Of course, the question will arise about making monthly contributions through the year rather than a single contribution at the first of the year. While monthly contributions are better than waiting until the end of the year, they are still not as good as contributing the whole amount up-front. A monthly contribution of $333.34 ($4,000 divided by 12) starting at the beginning of the accumulation period will grow to $1,269,114 based on the same illustration assumptions as we used above. That's still $45,218 short of making the entire contribution at the beginning of the year.
Reader Feedback and Questions
From time to time, I’ll also try to include some reader questions. This will not necessarily be part of every Retirement Focus issue, but if I get a good question or comment that I think will benefit the entire readership, I’ll make sure everyone has the benefit of seeing it.
Incidentally, that’s a back-door way of saying that your comments and questions are always welcome anytime, just as with Gary’s writings. However, Gary gets a ton of e-mail in regard to the E-Letter, so if you have a question or comment for me, just make sure to reference "Retirement Focus" in your subject line.
When a particular topic leads to implications for how you should invest your retirement nest egg, then Gary will close out the Retirement Focus E-Letter with suggestions for how you might want to proceed from an investment perspective.
While not every retirement subject will lend itself to an investment discussion, it is important that you keep the subject of investments on the forefront of your mind, simply because the investment industry is already thinking about ways to get you to send them your rollover.
We hope you enjoyed this first issue of our Retirement Focus. While Mike concentrated mostly on what you can expect from these issues in the future, I think he also drove home how important it is for you to be knowledgeable about the rules, techniques and other issues that relate to what is likely your most important investment goal.
I am very pleased that Mike is going to be authoring future issues of the Forecasts & Trends E-Letter. He will join Spencer Wright, an avowed political junkie like myself, who has already written a number of articles with political themes. However, I have to be honest and admit that it's hard for me to give up the opportunity to write to you personally, even though the Retirement Focus will likely only be a once-per-month feature. As I noted above, I truly enjoy communicating with my clients and readers, and have for over 30 years.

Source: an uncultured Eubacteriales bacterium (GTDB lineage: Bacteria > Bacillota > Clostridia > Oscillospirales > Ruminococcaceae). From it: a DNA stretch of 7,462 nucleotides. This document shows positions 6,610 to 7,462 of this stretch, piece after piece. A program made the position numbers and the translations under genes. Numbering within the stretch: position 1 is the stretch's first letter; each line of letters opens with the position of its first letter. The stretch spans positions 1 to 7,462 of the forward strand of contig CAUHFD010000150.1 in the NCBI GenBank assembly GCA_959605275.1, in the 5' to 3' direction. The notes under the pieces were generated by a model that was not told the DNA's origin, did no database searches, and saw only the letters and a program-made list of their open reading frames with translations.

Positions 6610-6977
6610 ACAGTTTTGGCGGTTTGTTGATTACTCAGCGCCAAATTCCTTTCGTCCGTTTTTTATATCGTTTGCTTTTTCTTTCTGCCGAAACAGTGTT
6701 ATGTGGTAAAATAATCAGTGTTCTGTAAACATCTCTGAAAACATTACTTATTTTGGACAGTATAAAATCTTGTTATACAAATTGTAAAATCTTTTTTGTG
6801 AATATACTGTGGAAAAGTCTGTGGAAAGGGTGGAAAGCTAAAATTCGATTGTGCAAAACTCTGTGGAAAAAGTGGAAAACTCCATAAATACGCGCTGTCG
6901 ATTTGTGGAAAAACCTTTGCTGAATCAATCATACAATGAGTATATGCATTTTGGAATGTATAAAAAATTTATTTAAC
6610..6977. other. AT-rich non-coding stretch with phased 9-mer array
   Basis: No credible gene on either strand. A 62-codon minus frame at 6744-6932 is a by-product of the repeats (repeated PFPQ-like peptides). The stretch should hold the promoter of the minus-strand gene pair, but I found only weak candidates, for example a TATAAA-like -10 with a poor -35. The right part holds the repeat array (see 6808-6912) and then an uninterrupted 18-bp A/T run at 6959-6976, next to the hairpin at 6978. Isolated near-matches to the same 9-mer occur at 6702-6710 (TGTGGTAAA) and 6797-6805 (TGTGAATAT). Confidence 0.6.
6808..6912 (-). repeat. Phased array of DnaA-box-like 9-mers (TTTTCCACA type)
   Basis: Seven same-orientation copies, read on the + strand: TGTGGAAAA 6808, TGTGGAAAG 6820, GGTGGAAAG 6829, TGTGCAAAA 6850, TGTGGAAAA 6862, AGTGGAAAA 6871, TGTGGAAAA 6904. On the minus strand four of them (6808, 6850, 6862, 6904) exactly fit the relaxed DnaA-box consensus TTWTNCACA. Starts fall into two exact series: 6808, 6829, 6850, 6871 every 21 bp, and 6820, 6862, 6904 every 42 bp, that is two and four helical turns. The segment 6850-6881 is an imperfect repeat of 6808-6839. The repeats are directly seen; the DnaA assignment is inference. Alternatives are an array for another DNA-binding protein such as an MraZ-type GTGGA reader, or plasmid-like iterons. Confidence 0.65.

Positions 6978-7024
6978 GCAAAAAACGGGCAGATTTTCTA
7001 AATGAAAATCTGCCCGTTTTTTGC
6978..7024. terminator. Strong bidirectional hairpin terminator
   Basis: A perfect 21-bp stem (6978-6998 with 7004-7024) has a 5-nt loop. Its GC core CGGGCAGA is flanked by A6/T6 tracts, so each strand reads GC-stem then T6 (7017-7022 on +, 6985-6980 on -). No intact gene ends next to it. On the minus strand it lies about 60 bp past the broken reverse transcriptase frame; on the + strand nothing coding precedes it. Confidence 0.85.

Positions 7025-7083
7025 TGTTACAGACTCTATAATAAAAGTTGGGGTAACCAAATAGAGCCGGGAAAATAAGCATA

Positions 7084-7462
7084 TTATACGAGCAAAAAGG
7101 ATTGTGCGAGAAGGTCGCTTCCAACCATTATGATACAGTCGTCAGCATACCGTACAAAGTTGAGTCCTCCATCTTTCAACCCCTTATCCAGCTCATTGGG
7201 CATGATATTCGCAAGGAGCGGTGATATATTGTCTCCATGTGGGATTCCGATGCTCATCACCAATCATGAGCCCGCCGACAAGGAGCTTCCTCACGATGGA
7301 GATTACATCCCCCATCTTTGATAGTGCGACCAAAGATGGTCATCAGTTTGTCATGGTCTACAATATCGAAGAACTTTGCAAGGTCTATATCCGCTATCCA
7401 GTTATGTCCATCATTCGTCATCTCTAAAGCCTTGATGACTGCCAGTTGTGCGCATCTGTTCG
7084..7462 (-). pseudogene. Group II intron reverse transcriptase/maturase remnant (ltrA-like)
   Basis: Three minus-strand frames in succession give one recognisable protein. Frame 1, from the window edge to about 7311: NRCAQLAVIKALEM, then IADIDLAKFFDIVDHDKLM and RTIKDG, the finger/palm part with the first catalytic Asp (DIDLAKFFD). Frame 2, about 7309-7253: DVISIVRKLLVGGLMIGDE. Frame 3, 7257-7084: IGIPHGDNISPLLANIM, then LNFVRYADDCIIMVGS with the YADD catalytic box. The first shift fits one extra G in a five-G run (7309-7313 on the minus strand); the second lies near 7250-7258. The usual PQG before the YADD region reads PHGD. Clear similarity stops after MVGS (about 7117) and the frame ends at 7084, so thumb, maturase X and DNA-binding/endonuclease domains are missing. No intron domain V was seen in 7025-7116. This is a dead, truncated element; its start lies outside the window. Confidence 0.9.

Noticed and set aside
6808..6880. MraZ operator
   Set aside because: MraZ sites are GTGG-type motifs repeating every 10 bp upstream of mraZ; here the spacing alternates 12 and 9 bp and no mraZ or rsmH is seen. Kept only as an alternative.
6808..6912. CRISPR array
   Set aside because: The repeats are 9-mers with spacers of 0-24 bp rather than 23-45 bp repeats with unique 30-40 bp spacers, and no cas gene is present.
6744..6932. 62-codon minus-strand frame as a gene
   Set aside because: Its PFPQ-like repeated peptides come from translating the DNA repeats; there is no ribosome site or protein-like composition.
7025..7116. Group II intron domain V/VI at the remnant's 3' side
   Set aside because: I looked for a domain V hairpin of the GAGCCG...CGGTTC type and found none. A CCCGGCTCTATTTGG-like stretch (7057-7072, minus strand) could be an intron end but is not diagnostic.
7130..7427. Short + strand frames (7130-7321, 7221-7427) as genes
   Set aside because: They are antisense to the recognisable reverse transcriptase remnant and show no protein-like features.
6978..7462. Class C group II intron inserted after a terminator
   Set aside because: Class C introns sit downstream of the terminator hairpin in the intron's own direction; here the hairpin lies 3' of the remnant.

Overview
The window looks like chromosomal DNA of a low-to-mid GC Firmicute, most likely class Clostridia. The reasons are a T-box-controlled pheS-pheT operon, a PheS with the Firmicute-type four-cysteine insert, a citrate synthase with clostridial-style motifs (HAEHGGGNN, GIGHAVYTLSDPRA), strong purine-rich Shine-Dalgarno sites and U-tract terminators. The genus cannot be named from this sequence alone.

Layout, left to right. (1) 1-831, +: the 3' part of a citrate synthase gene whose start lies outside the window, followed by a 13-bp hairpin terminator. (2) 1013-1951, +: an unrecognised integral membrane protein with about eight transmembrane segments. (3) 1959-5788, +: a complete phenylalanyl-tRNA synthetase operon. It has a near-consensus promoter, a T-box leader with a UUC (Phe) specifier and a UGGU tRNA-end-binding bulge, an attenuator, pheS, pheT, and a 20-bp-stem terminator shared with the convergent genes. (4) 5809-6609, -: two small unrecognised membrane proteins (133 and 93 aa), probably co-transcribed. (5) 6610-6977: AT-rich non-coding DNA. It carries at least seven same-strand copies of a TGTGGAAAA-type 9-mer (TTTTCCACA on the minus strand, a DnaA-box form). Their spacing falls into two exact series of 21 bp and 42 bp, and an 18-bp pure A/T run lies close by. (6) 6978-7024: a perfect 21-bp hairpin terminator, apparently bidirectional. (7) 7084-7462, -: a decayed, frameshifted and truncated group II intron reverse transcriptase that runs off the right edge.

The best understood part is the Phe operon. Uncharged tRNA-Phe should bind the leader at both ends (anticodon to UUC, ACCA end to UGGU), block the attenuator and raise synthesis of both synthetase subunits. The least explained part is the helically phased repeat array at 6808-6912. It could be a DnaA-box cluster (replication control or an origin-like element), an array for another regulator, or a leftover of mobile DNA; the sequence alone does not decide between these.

In closing, I am also interested in your thoughts regarding our new Retirement Focus feature. Both Mike and I need to know if you feel this information is beneficial to you as you address your investment goals. Your open and honest feedback will help me produce a more informative E-Letter, which has always been my goal.
Very best regards,
Gary D. Halbert
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Forecasts & Trends E-Letter is published by ProFutures, Inc. Gary D. Halbert is the president and CEO of ProFutures, Inc. and is the editor of this publication. Information contained herein is taken from sources believed to be reliable but cannot be guaranteed as to its accuracy. Opinions and recommendations herein generally reflect the judgement of Gary D. Halbert (or another named author) and may change at any time without written notice. Market opinions contained herein are intended as general observations and are not intended as specific investment advice. Readers are urged to check with their investment counselors before making any investment decisions. This electronic newsletter does not constitute an offer of sale of any securities. Gary D. Halbert, ProFutures, Inc., and its affiliated companies, its officers, directors and/or employees may or may not have investments in markets or programs mentioned herein. Past results are not necessarily indicative of future results. Reprinting for family or friends is allowed with proper credit. However, republishing (written or electronically) in its entirety or through the use of extensive quotes is prohibited without prior written consent.